Take erudite, opinionated and already legendary producer Alexander H. Cohen: In the 58 years since his 1941 debut with "Angel Street," he has produced 100 stage shows, along with such impressive TV specials as the "Nights of 100 Stars" and (for 20 years) the Tony Awards.

"Thank you for this honor," growled the heavy-set Cohen: "It will encourage me to persevere. And thank you to the American Theatre Critics Association [cough] ... I almost choked on those words." Cohen pointed out he had persuaded the owners of the (then) Uris Theatre to have it renamed the Gershwin, as part of his continuing campaign to name theaters after great artists rather than real estate magnates.

"The theater is a fraternity," Cohen rumbled - "my vocation, avocation, passion and love." He was inducted by producer Bernard Gersten of Lincoln Center, who headlined his remarks, "Hall of Fame Comes to Its Senses," placing Cohen in the line of 20th-century producing greats such as David Belasco, Robert and David Merrick.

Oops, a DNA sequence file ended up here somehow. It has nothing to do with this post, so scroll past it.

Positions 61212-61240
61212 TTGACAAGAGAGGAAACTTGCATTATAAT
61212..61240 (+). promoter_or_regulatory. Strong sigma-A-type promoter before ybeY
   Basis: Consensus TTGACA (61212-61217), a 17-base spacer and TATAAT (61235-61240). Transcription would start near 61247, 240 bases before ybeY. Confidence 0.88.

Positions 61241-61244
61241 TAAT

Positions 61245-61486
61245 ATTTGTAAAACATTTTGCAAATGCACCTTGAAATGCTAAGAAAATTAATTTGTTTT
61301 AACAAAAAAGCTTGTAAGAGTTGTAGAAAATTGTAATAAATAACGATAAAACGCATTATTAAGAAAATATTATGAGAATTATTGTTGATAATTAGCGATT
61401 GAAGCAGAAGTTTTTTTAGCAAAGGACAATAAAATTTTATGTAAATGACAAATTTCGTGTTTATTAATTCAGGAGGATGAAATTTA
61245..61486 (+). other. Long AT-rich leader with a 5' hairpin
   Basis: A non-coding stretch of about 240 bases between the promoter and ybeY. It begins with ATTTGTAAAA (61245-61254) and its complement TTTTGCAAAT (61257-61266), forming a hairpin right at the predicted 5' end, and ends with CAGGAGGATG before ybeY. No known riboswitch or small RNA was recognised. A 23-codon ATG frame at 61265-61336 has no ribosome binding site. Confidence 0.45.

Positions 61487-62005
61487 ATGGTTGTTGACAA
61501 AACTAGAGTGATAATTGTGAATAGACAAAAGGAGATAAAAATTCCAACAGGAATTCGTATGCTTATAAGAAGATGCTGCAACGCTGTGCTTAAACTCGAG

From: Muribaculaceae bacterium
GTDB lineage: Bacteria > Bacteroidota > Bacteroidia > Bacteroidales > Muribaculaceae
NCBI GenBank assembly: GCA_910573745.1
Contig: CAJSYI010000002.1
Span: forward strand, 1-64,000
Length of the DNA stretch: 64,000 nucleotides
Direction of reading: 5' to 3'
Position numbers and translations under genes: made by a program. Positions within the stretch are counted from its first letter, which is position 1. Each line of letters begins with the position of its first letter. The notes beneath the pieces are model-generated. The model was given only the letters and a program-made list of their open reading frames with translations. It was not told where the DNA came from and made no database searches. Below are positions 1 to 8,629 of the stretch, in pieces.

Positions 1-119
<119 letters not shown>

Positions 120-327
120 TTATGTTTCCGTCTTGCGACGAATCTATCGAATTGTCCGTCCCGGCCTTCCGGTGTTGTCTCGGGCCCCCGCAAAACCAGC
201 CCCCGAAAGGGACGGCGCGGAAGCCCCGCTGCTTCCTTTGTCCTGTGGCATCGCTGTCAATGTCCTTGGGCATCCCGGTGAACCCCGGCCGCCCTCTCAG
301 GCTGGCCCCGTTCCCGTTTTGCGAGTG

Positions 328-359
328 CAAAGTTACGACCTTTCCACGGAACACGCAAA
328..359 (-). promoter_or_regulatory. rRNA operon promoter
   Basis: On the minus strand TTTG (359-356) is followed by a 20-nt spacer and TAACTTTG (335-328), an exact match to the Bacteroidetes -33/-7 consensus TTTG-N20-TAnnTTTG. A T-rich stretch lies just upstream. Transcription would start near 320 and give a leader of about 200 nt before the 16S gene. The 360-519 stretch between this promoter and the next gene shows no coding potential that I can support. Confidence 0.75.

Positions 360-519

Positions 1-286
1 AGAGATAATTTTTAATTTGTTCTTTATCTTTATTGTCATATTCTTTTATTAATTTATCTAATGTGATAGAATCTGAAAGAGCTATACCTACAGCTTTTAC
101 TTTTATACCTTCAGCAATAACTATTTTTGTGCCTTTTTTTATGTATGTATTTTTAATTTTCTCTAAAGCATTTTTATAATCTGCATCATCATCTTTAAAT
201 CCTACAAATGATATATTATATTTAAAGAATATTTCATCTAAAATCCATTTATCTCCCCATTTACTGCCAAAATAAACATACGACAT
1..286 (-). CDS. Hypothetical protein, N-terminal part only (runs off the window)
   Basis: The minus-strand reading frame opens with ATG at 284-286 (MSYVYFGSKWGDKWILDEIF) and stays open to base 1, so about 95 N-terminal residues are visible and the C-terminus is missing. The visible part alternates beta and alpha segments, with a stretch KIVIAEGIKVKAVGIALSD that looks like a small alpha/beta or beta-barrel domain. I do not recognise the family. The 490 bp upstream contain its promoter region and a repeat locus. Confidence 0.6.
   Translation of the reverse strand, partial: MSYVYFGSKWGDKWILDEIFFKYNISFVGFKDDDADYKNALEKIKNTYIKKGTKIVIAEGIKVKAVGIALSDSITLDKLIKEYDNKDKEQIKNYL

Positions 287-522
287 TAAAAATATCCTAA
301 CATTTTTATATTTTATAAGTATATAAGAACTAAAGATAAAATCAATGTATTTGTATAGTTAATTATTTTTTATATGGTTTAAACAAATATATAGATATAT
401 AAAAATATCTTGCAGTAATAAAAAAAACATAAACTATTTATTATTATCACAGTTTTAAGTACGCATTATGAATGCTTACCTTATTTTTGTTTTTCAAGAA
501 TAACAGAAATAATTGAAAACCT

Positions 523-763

Cohen was instrumental in starting the Tony Award that honors not-for-profit regional theaters, and the first went to Washington's Arena Stage. Also inducted Monday was Zelda Fichandler, who founded and ran the Arena for 40 years before moving on to run the graduate acting program at New York University.

Presenting the feisty Fichandler was actress and ex-NEA chief Jane Alexander, whose breakthrough was in the Arena's "Great White Hope" - the first Broadway play to originate at a regional theater. Following the Arena's example, America grew some 400 regional professional theaters by the 1970s (Pittsburgh's Public and City among them). "We are all deeply indebted to the dream Zelda dreamed," said Alexander.

"It's nice that someone from Washington is being inducted rather than indicted," Fichandler quipped. She joins William Ball as the only Hall members honored primarily for work outside New York. Her eloquent remarks cautioned regional theater: "Do we wear our non-profit halo as a crown or a vise? Has it gotten too tight and given us a headache?"